Hedge fund manager Stanley Druckenmiller said he bought General Electric shares on Thursday during the stock's double-digit plunge brought about by a report from Madoff whistleblower Harry Markopolos accusing the conglomerate of an Enron-like fraud.
"I believe Culp ... I bought stock today," Druckenmiller told CNBC's Kelly Evans in a statement. The hedge fund manager already held 6.2 million shares of GE, according to filings.
GE shares cut losses slightly on the news of the Druckenmiller position, but were still down 11% and headed for the worst decline in 11 years.
CEO Lawrence Culp vehemently denied the Markopolos accusations Thursday afternoon, calling the report "market manipulation — pure and simple" in a statement.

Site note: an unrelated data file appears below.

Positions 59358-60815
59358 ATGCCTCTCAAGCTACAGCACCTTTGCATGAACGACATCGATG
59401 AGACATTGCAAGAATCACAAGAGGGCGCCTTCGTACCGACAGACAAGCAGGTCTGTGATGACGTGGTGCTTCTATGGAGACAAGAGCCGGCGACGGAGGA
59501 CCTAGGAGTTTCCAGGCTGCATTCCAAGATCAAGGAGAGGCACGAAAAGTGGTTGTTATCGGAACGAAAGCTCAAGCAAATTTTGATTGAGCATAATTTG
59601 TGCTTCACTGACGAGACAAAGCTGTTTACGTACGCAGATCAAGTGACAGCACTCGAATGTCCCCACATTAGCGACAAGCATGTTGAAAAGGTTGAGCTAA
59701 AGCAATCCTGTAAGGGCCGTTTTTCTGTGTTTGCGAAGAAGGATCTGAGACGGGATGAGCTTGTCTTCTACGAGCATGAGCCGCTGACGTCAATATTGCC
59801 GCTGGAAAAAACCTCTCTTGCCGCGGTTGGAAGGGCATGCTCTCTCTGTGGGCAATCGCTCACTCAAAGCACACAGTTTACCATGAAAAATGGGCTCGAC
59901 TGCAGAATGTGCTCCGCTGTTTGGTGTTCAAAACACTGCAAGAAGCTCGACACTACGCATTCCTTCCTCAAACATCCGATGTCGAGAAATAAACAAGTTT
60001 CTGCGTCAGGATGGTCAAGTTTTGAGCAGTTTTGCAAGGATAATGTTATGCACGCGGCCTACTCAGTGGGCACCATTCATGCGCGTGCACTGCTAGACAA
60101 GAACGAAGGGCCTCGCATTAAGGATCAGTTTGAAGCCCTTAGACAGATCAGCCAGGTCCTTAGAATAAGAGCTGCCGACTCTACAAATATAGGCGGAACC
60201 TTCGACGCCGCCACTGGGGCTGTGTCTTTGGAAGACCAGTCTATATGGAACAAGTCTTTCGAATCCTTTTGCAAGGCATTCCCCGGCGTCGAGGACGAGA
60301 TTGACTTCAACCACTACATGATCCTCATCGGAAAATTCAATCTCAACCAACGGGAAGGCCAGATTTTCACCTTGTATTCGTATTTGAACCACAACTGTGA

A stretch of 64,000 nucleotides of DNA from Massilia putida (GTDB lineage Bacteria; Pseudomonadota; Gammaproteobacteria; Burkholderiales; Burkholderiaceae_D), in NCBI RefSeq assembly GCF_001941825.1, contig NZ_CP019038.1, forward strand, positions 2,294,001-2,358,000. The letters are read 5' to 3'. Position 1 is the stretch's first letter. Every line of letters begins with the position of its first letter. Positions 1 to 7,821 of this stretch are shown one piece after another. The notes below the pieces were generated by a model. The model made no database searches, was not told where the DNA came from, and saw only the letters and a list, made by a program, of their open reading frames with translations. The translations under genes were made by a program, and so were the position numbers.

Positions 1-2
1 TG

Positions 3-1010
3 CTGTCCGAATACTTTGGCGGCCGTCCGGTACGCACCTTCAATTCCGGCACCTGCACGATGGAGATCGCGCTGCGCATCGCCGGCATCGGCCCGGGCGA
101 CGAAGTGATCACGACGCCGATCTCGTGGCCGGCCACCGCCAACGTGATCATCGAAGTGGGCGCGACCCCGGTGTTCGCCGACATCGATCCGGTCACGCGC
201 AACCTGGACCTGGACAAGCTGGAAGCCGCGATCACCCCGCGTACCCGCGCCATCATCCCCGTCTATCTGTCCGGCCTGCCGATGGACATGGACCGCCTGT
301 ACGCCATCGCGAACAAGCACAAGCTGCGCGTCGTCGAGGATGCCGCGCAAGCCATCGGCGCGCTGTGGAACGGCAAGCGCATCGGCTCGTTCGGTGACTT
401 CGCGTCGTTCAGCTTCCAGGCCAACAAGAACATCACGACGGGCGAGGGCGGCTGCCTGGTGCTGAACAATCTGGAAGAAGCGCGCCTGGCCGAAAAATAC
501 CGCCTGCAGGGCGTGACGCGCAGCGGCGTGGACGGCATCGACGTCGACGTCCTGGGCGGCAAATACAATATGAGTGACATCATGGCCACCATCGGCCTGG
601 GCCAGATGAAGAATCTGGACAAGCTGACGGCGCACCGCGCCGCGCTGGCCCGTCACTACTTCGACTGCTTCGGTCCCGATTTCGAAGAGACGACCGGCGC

Markopolos, who raised red flags about the Ponzi scheme of Bernie Madoff years before it fell apart, targeted GE in an investigation for which he is being paid by an unnamed hedge fund. The financial investigator says he gave the report to this hedge fund, along with regulators, before its public dissemination on Thursday and that the hedge fund has made bets against GE's stock.
He writes that after more than a year of research he has discovered "an Enronesque business approach that has left GE on the verge of insolvency." His investigation centers around accounting irregularities in GE's long-term care insurance business and oil and gas business.
Druckenmiller, who once bet against GE shares, is CEO of the Duquesne Family Office. His former hedge fund had a long-term track record of beating the market. GE was the 17th largest holding of the family office at the end of the second quarter, according to InsiderScore.com. Microsoft and Amazon were its biggest holdings.